From eight original SWIFT schools to more than 20 working to implement SWIFT Domains and Features, New Hampshire is proudly promoting and implementing All Means All.
Sue Swenson, the Assistant Secretary for the Office of Special Education and Rehabilitation (OSERS) at the U.S. Department of Education (USDOE) recently visited the Granite State. Swenson met with parent leaders; University of New Hampshire students and LEND (Leaders in Education and Neurodevelopmental Disabilities) trainees; the Commissioner of Education, Virginia Barry, and NHDOE staff; leaders of parent organizations; and Dr. Wayne Sailor and SWIFT partner school educators. She also toured SWIFT partner Pittsfield School District and recorded a podcast for SWIFT, which you can listen to here.
Sue was generous with her wisdom and her time as she shared stories of her personal journey from a mother promoting inclusion for her son, Charlie, to her current role guiding special education policy for the USDOE.
A major theme of her visit was the importance of parent and community engagement.
“One of the things I love about the SWIFT process is having an evidence-based structure of Domains and Features and a real thoughtful way to help parents gently learn that they need to speak up,” she said. “Engagement is the key to everything. “
Consistent with SWIFT, the USDOE reports that states are increasingly employing family engagement strategies as a tool to promote educational equity and support growing populations of diverse students. Backed up by research, SWIFT teaches that trusting family partnerships contribute to positive student outcomes when family members and school staff have respectful, mutually beneficial relationships with shared responsibility for student learning; family members have options for meaningful involvement in their children’s education and in the life of the school; and the school responds to family interests and involvement in a culturally responsive manner.
SWIFT partner schools in New Hampshire are striving to increase and promote family engagement. During the recent forum sponsored by the NHDOE on the topic of family and community engagement, Assistant Secretary Swenson and school and district leaders listed examples and set goals for next steps for increasing the role of parents and community members in all aspects of their schoolwide transformation efforts. Some examples are described below:
- A school hired a community member to be a liaison between the school, families, and the community.
- A school building houses the town recreation department, granting all students easier access to community recreation activities.
- Parents serve on SWIFT school and districtwide leadership teams and school boards, and contribute to educational policy, such as by providing guidance on NH’s adoption of the Every Student Succeeds Act (ESSA).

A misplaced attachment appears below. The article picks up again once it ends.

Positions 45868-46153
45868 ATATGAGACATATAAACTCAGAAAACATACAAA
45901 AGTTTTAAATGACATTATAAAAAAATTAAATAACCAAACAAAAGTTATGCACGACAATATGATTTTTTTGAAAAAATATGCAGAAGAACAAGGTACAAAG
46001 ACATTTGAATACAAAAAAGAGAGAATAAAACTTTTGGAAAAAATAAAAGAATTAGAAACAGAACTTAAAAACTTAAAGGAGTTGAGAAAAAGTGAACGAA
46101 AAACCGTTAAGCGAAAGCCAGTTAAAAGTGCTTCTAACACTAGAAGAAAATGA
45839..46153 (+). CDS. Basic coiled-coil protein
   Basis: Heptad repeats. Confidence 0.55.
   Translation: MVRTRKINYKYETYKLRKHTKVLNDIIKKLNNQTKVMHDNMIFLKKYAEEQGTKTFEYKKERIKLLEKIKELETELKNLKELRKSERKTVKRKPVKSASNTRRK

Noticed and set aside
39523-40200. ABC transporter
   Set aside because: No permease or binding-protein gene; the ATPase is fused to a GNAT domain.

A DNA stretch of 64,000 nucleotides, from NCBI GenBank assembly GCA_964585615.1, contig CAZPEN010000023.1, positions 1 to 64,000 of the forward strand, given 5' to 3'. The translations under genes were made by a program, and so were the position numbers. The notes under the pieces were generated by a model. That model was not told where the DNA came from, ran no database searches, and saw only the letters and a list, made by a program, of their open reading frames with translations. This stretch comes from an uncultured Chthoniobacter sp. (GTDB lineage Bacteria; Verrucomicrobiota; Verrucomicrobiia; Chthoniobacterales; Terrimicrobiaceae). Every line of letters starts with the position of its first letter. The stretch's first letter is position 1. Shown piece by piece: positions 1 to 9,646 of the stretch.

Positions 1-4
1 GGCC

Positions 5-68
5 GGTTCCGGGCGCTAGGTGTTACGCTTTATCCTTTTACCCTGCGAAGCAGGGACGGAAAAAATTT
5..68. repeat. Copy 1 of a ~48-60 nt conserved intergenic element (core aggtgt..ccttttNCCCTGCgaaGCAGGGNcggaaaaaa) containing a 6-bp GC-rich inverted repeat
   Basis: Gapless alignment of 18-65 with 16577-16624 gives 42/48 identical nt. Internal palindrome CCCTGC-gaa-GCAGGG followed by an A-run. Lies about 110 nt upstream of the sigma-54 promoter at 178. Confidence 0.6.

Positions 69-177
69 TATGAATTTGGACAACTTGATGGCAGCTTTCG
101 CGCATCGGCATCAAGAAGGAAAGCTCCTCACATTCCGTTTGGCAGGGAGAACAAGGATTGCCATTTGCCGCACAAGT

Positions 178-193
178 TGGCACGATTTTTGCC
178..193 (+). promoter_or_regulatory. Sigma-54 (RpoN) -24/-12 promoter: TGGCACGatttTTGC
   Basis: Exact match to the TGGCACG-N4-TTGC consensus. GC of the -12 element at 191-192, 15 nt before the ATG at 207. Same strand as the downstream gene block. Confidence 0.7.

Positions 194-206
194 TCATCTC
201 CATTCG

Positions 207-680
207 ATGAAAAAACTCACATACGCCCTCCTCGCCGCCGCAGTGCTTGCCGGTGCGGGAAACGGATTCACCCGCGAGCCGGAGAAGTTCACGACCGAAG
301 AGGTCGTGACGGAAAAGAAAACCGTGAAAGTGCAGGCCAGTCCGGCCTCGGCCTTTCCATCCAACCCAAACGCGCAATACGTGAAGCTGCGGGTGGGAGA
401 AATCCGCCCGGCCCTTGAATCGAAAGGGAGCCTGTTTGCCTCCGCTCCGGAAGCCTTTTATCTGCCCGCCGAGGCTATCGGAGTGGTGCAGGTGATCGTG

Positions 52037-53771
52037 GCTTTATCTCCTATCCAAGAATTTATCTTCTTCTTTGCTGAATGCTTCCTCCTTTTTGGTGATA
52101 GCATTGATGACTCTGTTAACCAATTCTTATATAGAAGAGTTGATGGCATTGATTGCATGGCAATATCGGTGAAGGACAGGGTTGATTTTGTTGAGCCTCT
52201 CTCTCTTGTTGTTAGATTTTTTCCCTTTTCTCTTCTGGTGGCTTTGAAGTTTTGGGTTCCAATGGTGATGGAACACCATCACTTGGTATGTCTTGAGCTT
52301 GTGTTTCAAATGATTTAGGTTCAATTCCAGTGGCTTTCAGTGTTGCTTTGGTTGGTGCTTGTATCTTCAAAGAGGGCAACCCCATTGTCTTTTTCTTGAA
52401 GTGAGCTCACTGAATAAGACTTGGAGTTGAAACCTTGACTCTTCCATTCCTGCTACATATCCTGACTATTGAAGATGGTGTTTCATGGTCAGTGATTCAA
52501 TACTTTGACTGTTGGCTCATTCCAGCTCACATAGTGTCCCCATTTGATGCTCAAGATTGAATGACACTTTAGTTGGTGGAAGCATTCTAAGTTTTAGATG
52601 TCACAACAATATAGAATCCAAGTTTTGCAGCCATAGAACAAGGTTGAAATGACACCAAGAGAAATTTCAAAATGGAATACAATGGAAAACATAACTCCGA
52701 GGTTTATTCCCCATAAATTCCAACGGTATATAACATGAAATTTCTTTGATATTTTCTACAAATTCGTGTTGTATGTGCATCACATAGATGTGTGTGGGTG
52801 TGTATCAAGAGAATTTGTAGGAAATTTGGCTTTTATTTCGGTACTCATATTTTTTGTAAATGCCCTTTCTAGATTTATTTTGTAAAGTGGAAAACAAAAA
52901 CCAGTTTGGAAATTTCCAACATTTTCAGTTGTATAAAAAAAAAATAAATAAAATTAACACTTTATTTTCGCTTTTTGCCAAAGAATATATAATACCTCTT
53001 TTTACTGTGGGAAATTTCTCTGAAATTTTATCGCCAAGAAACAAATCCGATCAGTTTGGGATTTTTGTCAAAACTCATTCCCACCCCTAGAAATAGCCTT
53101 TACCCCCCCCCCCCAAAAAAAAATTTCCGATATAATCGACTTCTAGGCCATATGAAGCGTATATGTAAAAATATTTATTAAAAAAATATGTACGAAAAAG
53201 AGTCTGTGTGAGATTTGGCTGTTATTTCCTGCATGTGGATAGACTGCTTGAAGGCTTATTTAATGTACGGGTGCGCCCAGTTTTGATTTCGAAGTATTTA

- A school shifted the role of the PTO box top fundraising to a parent advisory group to engage parents in decision making and advising on school policy and related topics.
- Schools are surveying families to learn their skills and interests and how those strengths can support school communities.
As you share your own experiences creating trusting family partnerships and engaging families and community members in the schoolwide transformation effort, keep Assistant Secretary Swenson’s words in mind:
“SWIFT is a beacon of hope for schools. SWIFT is helping schools and families realize that our schools are better for all kids when all kids are included. It’s just better for everybody. We are going to turn a corner and reach a tipping point, and all of a sudden schools are going to realize that the secret to improving performance is inclusion.”
I began working in Education as a middle and high school English teacher, during which time I earned my Master’s of Education Degree with Antioch University New England and began adjunct teaching for them. While I LOVED teaching in the public schools and working with my students, my life path took me on a different course. During the time when I had two babies and stayed home with them, I went to UMass to get my Ph.D. (it seemed like a good idea at the time…) This work brought me to consulting with schools and districts as a team facilitator and teacher trainer and coach. My experience with a district in Vermont introduced me to the SWIFT Center where I now work with amazingly talented and passionate educators who are committed to including all children in all classrooms.